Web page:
A middleware service for pervasive social networking.
Presented at: UNSPECIFIED.
Today's online social networking applications (e.g., Face-book, Twitter, Last.Fm) allow users that are socially close to each other (i.e., users with shared interests) to participate in the collective production and sharing of information (i.e., virtual interactions). Pervasive Social Networking (PSN) is a new vision that aims to complement virtual interactions with physical ones, by enabling users who are both socially and physically related to find each other and perform activities of common interest. To enable this vision, both users' social networks and mobility patterns must be reasoned upon. In this paper, we present a social networking middleware service that dynamically combines both social and physical proximity relations between mobile users to accurately recommend them people with whom to perform activities of common interest. At the heart of this service is a social network propagation component that infers users' relations both within the same (intra) and across (inter) users' activities. We evaluate the impact of various middleware deployment strategies on the ability of the social network propagation component to find related users, and analyse the advantages and shortcomings of each of them.Copyright 2009 ACM.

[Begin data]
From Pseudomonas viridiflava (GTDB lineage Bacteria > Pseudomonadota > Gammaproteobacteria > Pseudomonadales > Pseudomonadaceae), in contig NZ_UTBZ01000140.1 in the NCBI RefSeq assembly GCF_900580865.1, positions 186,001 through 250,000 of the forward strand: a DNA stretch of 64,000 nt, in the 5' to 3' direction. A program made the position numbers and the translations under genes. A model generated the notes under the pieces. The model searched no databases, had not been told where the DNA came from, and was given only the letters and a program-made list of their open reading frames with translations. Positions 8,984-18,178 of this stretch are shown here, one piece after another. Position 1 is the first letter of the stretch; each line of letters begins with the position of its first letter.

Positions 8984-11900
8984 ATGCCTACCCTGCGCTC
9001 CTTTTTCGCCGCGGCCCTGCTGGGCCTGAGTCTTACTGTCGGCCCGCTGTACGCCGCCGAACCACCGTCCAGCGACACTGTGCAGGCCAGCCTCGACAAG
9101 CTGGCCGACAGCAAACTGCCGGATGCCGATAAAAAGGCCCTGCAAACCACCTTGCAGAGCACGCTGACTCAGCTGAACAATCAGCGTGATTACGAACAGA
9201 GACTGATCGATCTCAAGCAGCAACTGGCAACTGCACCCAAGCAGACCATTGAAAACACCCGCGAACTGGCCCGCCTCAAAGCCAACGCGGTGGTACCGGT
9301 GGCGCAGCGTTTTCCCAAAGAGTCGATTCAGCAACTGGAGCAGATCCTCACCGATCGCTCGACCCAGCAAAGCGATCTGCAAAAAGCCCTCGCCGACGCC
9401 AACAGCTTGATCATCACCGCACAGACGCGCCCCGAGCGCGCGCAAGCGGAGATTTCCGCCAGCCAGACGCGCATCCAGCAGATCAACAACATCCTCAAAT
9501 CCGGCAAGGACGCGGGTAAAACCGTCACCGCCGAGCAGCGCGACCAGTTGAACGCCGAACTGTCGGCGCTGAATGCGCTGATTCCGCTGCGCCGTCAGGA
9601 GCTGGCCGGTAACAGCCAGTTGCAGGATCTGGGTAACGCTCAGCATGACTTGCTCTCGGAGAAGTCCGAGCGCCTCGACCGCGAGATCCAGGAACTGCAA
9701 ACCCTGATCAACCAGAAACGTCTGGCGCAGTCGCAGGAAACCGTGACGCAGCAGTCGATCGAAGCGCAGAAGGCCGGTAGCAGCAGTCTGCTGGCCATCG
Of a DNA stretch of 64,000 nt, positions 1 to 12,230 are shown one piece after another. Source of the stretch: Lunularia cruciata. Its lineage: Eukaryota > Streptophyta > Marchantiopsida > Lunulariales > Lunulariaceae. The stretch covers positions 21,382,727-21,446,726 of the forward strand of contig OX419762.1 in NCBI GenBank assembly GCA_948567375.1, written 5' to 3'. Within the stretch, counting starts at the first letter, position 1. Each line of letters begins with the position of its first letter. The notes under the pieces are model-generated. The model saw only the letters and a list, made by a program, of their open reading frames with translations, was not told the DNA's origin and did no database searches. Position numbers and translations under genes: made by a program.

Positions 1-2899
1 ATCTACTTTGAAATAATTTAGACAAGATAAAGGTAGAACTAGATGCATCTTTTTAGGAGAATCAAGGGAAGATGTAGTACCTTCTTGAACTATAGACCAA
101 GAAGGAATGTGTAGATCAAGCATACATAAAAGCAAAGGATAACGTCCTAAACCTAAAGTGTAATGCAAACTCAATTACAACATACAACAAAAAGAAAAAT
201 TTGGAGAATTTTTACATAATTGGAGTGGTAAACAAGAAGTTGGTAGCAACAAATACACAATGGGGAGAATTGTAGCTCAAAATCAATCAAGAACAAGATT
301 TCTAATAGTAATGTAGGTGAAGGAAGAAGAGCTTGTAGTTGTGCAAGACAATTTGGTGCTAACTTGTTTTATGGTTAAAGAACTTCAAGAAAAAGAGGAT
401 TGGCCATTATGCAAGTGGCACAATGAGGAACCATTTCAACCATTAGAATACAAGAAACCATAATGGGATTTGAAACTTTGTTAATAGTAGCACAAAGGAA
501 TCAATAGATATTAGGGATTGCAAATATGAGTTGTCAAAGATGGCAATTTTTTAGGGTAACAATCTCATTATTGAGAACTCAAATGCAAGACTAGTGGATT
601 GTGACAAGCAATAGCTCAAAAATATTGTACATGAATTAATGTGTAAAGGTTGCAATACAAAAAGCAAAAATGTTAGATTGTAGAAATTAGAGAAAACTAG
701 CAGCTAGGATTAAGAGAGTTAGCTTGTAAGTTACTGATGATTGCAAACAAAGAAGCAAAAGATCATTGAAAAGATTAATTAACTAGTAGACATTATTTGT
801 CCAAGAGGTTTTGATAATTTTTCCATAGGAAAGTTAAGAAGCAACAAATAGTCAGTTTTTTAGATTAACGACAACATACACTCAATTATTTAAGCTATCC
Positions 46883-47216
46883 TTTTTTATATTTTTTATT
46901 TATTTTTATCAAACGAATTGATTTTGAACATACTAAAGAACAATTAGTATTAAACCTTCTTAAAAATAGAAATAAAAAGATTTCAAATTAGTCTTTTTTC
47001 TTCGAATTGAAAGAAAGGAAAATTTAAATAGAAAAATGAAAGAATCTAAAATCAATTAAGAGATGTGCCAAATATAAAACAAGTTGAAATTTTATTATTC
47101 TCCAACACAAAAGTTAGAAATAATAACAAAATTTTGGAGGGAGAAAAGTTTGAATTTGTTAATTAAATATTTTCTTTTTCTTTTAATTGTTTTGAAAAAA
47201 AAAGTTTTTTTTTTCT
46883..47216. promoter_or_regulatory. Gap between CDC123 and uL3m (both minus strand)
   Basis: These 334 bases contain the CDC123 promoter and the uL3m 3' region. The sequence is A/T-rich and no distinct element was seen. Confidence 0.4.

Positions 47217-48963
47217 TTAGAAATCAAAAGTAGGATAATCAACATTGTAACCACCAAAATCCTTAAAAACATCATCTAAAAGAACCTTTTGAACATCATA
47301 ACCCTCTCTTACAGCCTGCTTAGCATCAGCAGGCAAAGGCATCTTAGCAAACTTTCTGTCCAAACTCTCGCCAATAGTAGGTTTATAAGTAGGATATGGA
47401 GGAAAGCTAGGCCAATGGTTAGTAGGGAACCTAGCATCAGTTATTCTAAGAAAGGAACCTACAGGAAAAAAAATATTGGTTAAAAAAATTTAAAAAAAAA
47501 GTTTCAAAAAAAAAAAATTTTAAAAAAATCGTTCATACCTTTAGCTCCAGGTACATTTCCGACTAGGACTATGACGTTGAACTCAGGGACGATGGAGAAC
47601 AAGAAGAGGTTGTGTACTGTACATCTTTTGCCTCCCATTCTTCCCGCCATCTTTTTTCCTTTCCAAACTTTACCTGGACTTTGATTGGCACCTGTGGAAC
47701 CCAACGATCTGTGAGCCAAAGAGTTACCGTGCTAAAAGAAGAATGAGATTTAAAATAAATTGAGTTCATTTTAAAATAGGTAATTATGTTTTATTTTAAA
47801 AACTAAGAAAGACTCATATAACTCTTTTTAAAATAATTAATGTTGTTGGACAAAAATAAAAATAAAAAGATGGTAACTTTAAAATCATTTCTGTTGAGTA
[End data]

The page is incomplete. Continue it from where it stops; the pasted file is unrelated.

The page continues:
|Type:||Conference item (UNSPECIFIED)|
|Title:||A middleware service for pervasive social networking|
|UCL classification:||UCL > School of BEAMS > Faculty of Engineering Science
UCL > School of BEAMS > Faculty of Engineering Science > Computer Science
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